Su­per­sized and Su­per­charged

HTC But­ter­fly S

HWM (Singapore) - - Lab Test -








144.5 x 70.5 x 10.6mm


$988 HTC kept ev­ery­thing we liked and dis­liked about the orig­i­nal But­ter­fly on its lat­est S it­er­a­tion. It’s still made of plas­tic, which is a step down from the an­odized alu­minum body of the HTC One. But while we miss the pre­mium build qual­ity of its hero coun­ter­part, we have to ad­mit the But­ter­fly S feels solid enough on its own.

When it comes to er­gonomic de­sign for mo­bile phones, no­body comes as close as HTC. The ta­pered back and smooth plas­tic pro­vide a com­fort­able feel in the hands, some­thing that only the One can match.

The But­ter­fly S is not without its short­falls. Due to its big­ger bat­tery ca­pac­ity (3200mAh), the phone is bulkier than most phones; it is the heav­i­est (160g) and thick­est (10.6mm) 5-inch phone that we’ve re­viewed so far.

HTC also omits two fea­tures that are present on the orig­i­nal But­ter­fly – the IPX-5 wa­ter resistance rat­ing and the no­ti­fi­ca­tion LED on the rear of the de­vice.

The But­ter­fly S runs on An­droid 4.2.2 Jelly Bean and HTC Sense 5.0. There are new fea­tures; such as an op­tion to make the nav­i­ga­tion menu bar re­mov­able, to show the bat­tery level in the sta­tus bar, and 12 quick set­tings. BlinkFeed, a key fea­ture of Sense 5, now al­lows you to in­te­grate feeds from In­sta­gram and WeChat onto the home screen.

Pow­ered by a Qual­comm Snap­dragon 600 quad-core 1.9GHz pro­ces­sor and 2GB RAM, the But­ter­fly S is on-par with the Sam­sung Gal­axy S4. Its clock speed is a tad faster than the ASUS PadFone In­fin­ity, HTC One and LG Op­ti­mus G Pro. At the point of pub­li­ca­tion, the But­ter­fly S and One take the top spots in the Quad­rant bench­mark, al­though the com­pe­ti­tion is close be­hind.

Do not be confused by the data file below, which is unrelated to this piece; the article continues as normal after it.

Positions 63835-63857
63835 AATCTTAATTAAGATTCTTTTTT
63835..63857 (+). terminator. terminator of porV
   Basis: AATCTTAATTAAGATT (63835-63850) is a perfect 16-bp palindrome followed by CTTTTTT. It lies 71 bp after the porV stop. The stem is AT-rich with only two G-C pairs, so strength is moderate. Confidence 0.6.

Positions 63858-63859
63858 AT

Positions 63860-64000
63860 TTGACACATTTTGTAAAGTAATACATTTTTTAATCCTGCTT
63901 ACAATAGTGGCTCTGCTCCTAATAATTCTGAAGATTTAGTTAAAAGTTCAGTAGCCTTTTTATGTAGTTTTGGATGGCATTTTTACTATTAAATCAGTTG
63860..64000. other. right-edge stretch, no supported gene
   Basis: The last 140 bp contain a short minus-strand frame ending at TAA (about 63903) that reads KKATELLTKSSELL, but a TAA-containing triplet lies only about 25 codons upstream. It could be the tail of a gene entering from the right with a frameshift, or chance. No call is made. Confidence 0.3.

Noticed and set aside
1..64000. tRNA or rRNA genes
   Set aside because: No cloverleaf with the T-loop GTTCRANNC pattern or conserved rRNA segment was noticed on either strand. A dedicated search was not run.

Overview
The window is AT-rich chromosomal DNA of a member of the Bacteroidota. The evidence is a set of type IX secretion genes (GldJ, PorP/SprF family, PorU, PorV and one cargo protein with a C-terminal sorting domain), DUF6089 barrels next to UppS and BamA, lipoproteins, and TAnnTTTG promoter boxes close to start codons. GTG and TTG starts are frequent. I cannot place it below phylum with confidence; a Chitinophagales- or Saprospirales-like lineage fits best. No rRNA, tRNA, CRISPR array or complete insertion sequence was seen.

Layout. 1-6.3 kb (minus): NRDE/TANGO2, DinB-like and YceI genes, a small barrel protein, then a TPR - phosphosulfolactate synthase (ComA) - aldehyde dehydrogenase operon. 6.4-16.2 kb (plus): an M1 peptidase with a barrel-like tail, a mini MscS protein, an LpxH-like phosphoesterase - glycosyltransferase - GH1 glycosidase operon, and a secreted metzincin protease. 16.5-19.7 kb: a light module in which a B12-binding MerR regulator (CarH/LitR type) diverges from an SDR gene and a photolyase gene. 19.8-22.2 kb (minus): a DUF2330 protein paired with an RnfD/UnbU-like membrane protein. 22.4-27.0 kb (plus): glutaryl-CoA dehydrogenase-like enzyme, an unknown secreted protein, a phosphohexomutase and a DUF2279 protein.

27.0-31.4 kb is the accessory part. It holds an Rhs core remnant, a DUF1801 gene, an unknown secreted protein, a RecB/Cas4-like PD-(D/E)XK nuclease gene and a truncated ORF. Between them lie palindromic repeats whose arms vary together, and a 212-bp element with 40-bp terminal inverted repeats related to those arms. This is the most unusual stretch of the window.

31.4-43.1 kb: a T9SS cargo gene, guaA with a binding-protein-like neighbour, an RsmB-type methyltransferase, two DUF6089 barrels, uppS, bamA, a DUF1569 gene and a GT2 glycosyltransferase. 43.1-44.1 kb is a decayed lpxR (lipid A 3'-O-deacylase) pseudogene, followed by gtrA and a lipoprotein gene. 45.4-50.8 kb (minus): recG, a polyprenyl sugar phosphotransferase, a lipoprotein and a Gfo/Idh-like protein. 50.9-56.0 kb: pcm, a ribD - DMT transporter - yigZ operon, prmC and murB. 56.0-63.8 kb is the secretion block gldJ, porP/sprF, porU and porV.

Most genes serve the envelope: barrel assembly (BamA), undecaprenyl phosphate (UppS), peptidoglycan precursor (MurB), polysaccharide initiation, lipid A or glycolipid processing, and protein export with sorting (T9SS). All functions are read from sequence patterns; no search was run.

Hav­ing used the But­ter­fly S for a few days, we found no is­sues with its per­for­mance. It was ev­ery bit as snappy and re­spon­sive as other An­droid 4.2 de­vices.

Sport­ing a 5-inch Su­per LCD 3 dis­play with a res­o­lu­tion of 1,920 x 1,080 pix­els, the view­ing ex­pe­ri­ence on the de­vice is ex­cep­tion. You see nat­u­ral and bal­anced im­ages, with suf­fi­ciently rich and dark blacks. Its dual front­fac­ing stereo speak­ers de­liver ex­cel­lent au­dio qual­ity.

Un­like the One, the But­ter­fly S has a mi­cro-SD slot which sup­ports mem­ory cards up to 64GB. Aside from phys­i­cal stor­age, it also comes with 25GB free Drop­box on­line stor­age for two years.

The But­ter­fly S comes with an al­most sim­i­lar pack­age of imag­ing com­po­nents as the One – the 4-megapixel Ul­traPixel rear cam­era, HTC Zoe and ded­i­cated ImageChip 2. One no­table dif­fer­ence is that the But­ter­fly S does not have op­ti­cal im­age sta­bi­liza­tion.

In terms of bat­tery per­for­mance, the But­ter­fly S lasted 8 hours and 18 min­utes in our bat­tery test. The re­sult comes as no sur­prise, since it packs the big­gest bat­tery ca­pac­ity ever seen in a HTC de­vice. Un­der typ­i­cal us­age con­di­tions, the phone was able to last us slightly more than a day.

Look­ing at over­all per­for­mance, the But­ter­fly S is a bet­ter phone than the One. How­ever, per­for­mance isn’t ev­ery­thing; aes­thet­ics, build qual­ity and us­abil­ity are im­por­tant too. If the lat­ter set is more im­por­tant, the One might be a bet­ter choice. Avail­able at $988, the But­ter­fly S gets a lot of prac­ti­cal re­quire­ments right for those who are look­ing out for a good 5-inch smart­phone.

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